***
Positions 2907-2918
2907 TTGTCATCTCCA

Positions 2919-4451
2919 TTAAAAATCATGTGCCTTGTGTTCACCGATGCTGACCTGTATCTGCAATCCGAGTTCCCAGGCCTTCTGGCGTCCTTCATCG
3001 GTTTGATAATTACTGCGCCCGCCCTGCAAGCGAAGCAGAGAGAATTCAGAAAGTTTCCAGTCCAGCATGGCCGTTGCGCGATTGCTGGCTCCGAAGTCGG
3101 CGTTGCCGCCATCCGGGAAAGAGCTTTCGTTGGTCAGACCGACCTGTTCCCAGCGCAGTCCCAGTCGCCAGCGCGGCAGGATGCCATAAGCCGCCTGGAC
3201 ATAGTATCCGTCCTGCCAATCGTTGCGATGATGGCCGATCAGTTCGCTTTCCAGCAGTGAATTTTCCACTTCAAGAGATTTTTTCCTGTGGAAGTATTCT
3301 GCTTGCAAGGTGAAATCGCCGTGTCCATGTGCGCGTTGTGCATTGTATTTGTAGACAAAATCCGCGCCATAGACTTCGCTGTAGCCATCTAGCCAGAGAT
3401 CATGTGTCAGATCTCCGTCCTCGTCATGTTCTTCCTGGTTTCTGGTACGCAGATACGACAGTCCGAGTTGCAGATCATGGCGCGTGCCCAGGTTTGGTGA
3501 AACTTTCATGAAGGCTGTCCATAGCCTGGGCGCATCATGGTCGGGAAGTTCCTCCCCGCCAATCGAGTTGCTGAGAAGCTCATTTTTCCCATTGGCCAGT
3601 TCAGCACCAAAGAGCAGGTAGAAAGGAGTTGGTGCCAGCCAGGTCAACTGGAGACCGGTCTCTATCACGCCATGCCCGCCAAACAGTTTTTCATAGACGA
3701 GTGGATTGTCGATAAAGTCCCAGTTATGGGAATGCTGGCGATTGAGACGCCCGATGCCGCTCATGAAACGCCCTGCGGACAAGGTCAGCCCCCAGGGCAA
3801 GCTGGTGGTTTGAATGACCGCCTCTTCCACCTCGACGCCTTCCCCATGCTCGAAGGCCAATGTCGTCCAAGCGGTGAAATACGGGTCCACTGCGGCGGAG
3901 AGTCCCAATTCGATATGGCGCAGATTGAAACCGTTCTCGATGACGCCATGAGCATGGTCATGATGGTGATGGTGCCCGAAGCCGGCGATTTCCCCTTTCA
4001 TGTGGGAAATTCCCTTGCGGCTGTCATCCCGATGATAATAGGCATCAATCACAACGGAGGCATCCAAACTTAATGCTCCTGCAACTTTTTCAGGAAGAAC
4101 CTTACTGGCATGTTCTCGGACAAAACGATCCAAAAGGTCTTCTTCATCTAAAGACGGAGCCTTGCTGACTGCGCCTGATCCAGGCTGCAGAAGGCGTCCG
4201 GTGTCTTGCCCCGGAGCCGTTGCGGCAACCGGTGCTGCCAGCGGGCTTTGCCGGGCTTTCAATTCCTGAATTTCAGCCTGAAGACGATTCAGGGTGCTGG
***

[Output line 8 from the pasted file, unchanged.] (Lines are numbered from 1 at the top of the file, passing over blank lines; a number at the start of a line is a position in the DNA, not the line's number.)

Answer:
3301 GCTTGCAAGGTGAAATCGCCGTGTCCATGTGCGCGTTGTGCATTGTATTTGTAGACAAAATCCGCGCCATAGACTTCGCTGTAGCCATCTAGCCAGAGAT